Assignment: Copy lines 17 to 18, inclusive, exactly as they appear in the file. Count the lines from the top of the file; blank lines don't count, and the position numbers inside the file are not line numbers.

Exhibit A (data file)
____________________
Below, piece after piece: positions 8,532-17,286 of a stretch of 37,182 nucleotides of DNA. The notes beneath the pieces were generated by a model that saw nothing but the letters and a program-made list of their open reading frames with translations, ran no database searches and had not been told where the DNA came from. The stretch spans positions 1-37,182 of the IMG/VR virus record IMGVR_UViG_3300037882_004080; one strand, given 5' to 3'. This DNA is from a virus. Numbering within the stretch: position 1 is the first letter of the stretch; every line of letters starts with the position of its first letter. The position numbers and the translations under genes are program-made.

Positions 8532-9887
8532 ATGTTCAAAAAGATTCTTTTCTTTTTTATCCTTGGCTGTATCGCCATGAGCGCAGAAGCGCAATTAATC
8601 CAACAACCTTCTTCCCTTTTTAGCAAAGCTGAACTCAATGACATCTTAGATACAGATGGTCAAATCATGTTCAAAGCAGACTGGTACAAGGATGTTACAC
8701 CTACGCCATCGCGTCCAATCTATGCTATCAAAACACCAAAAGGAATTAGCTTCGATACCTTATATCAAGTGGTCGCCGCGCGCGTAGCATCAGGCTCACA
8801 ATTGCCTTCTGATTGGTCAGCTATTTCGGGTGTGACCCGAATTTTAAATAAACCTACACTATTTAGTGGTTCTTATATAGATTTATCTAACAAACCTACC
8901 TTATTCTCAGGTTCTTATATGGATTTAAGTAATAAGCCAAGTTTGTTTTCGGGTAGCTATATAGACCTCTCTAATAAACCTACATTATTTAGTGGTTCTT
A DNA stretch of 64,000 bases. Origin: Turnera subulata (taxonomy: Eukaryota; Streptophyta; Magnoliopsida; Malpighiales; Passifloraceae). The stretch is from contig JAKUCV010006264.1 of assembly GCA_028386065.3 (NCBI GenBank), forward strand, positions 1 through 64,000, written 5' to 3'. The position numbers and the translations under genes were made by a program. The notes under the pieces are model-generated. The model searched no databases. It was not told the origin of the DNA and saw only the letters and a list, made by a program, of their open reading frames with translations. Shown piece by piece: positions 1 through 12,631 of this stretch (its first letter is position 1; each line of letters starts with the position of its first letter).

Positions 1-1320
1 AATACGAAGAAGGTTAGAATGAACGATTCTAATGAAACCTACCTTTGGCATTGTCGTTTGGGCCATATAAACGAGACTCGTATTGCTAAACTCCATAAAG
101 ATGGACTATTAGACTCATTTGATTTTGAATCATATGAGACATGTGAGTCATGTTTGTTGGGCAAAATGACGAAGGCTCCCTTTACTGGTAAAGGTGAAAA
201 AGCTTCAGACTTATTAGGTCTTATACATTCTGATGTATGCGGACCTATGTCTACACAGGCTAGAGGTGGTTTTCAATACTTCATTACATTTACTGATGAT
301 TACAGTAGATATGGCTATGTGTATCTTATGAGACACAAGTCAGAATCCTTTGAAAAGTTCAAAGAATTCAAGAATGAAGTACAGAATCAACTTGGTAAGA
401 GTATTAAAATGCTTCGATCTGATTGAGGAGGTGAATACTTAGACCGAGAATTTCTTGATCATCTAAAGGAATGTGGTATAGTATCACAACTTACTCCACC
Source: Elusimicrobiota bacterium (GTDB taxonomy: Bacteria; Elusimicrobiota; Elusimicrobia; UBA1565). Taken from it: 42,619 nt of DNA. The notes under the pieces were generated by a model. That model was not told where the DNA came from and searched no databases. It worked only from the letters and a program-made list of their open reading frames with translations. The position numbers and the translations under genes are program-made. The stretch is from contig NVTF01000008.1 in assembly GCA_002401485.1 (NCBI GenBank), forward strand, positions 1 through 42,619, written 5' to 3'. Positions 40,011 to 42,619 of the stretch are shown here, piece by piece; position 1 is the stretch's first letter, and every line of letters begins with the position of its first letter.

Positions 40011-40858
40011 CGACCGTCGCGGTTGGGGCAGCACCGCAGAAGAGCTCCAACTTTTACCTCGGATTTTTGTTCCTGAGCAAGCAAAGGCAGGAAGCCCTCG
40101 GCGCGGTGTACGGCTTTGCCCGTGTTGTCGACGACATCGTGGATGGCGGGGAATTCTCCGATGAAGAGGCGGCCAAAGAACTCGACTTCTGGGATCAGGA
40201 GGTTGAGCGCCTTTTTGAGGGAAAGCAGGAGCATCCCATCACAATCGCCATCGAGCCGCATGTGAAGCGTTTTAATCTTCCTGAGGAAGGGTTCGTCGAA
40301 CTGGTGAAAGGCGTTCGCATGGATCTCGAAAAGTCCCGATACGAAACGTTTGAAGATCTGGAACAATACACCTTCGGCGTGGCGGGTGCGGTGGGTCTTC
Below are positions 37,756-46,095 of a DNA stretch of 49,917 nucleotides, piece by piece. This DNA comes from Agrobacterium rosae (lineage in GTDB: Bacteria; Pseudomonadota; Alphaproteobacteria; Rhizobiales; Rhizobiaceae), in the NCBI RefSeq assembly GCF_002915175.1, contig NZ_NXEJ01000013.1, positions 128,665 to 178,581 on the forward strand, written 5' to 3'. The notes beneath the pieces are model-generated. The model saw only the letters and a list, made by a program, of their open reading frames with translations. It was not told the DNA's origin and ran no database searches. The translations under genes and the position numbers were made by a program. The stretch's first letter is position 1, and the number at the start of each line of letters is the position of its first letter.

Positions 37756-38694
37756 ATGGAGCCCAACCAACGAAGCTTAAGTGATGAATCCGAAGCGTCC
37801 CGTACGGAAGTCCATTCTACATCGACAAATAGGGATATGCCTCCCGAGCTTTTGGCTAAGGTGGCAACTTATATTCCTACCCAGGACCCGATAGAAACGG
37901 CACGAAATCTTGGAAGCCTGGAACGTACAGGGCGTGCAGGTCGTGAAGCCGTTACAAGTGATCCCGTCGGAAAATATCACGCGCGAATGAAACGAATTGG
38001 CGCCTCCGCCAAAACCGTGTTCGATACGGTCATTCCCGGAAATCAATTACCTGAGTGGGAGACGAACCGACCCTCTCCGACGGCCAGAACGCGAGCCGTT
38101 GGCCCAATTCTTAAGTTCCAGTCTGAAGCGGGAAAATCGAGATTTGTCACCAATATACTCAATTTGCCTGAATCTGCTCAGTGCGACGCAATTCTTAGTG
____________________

40011 CGACCGTCGCGGTTGGGGCAGCACCGCAGAAGAGCTCCAACTTTTACCTCGGATTTTTGTTCCTGAGCAAGCAAAGGCAGGAAGCCCTCG
40101 GCGCGGTGTACGGCTTTGCCCGTGTTGTCGACGACATCGTGGATGGCGGGGAATTCTCCGATGAAGAGGCGGCCAAAGAACTCGACTTCTGGGATCAGGA